Sharpei. History of the breed
Sharpei in Chinese means a dog with a sand skin. For someone who is not familiar with this breed, this unusual name may seem meaningless.
However, it is enough to see shar pei onceAll at once it became clear. Without a doubt, this is one of the most unusual dogs, whose wrinkled skin puts a man in front of an alternative, or fall in love with shar pei at first sight, or take him for a monster, for the mockery of nature.
Wrinkled skin is a hallmarkThis breed, known since ancient times, since the era of the Han Empire, or from 206 BC. It is this year that the statue of shar pei, stored in the Museum of Oriental Art of San Francisco and called a dog from Chinese tombs, is dated.
It is believed, for the first time, that the shar peiAppeared in the Chinese city of Tai-li in the province of Kwantung. Initially Shar Pei was displayed as a hunting and fighting dog. But over time, these qualities became less pronounced, as he acquired many other remarkable characteristics. The maximum number of shar pei was counted during the reign of the Chinese Ming dynasty (1367 - 1644), but the famine and wars characteristic of that historic period led to a significant reduction in the number of these dogs.
But this was not the worst period for shar pei. The hardest times came in the period of the so-called "Cultural Revolution" in the 1940s and the advent of the communist way of life in this country. The Communists considered domestic pets a luxury, and the owners of the dogs were forced to pay an unbearable tax, and even later the leader of China, Mao Zedong, published a law according to which all domestic animals (cats, dogs, etc.) were declared bourgeois remnants and symbols of futility and were subject to Mass destruction.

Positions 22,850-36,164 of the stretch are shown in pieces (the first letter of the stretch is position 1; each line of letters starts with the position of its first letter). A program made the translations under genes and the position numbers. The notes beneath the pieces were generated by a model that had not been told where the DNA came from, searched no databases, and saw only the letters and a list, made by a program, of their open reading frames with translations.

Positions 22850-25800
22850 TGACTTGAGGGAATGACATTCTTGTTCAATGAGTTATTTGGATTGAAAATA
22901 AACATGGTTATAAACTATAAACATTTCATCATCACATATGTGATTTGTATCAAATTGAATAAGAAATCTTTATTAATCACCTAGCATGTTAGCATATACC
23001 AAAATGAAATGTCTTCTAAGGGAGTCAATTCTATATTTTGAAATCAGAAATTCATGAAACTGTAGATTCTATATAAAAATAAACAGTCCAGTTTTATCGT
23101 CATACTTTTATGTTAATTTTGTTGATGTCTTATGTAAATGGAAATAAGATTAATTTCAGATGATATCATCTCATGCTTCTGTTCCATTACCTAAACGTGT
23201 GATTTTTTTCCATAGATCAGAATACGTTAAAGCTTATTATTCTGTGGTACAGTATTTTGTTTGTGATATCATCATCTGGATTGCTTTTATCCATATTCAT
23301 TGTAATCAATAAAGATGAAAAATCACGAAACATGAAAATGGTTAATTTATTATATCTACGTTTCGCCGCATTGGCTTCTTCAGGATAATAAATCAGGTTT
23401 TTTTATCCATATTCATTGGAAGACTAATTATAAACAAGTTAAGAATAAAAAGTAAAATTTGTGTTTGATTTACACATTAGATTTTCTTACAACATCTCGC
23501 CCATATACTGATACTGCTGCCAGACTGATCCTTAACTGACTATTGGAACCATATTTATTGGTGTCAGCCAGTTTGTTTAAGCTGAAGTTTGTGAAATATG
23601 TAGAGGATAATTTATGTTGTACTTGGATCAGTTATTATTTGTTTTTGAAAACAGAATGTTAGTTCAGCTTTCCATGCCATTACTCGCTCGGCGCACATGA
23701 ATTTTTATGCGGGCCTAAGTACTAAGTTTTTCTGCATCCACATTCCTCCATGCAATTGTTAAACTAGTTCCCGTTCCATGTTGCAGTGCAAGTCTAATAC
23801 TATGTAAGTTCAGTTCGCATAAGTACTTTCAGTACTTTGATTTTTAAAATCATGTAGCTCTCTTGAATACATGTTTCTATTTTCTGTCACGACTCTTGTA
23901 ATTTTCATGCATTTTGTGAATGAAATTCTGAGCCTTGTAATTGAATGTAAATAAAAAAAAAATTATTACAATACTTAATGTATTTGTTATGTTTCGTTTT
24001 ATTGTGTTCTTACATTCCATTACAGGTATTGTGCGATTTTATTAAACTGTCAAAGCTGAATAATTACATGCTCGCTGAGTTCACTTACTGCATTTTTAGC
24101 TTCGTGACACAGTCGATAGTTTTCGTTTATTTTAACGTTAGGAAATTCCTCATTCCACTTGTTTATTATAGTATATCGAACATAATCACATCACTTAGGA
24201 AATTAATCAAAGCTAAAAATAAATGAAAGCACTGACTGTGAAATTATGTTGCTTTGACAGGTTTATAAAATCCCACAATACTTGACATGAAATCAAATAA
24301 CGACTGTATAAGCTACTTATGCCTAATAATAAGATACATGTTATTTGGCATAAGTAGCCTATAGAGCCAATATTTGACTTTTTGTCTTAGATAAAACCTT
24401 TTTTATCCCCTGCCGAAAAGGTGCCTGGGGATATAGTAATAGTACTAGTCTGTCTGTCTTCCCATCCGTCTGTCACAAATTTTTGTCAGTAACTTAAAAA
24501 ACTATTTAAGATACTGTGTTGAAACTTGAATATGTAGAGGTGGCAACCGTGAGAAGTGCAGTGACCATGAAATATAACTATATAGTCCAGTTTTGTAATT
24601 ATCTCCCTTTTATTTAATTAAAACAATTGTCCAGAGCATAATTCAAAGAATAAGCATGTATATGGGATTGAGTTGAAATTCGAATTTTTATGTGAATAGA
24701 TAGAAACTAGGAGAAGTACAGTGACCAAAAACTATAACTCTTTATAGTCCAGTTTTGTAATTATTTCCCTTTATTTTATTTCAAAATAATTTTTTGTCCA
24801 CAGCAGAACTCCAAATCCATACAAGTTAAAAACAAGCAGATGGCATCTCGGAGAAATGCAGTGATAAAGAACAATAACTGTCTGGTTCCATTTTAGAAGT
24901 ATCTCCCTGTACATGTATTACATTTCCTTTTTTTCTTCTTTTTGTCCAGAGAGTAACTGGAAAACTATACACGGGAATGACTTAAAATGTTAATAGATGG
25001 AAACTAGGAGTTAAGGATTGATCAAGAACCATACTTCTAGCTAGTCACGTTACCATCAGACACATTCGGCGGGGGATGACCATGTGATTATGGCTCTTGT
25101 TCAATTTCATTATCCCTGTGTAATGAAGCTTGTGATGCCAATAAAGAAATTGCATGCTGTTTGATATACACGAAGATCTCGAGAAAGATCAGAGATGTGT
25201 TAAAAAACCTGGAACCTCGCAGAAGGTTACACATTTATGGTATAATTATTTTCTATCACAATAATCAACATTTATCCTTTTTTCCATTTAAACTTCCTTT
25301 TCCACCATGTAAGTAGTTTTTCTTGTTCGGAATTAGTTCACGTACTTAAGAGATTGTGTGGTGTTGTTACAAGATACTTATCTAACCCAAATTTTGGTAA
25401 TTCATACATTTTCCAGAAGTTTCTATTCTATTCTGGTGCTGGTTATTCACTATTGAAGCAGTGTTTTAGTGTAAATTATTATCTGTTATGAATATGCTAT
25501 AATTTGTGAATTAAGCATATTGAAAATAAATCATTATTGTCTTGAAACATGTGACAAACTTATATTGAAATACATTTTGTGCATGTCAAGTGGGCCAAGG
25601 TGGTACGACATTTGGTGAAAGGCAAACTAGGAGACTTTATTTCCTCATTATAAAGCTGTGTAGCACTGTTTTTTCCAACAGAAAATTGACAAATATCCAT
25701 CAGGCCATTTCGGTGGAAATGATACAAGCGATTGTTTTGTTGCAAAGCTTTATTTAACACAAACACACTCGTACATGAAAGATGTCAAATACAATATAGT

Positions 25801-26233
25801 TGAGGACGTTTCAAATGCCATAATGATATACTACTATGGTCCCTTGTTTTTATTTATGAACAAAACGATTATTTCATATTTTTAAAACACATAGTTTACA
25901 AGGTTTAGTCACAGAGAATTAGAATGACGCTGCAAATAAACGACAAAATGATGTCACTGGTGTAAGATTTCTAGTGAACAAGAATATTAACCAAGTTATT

The breed of shar pei was kept only in Taiwan. Until 1971, shar pei was considered an extinct breed. However, in the period from 1971 to 1975, a group of admirers and enthusiasts of the breed began to carry out the operation to save and preserve shar pei. A group of rescuers led by SM Chen and Matho Lowe sought out and bought the surviving dogs and sent them to Hong Kong to restore the breed. For these purposes, in Hong Kong, Matho Low founded the world's first kennel for breeding Chinese shar pei "Down Homes".
In 1978 Sharpei achieved a dubiousPrivileges to enter the Guinness Book of Records as the world's rarest dog. And this fact, most likely, became the cause of interest to this breed, which flared up first in the US, and then in the rest of the world.
Since the 1980s, this interest has been growing steadily, and today sharper mania has swept Europe, where puppies of this breed are in demand despite the high price.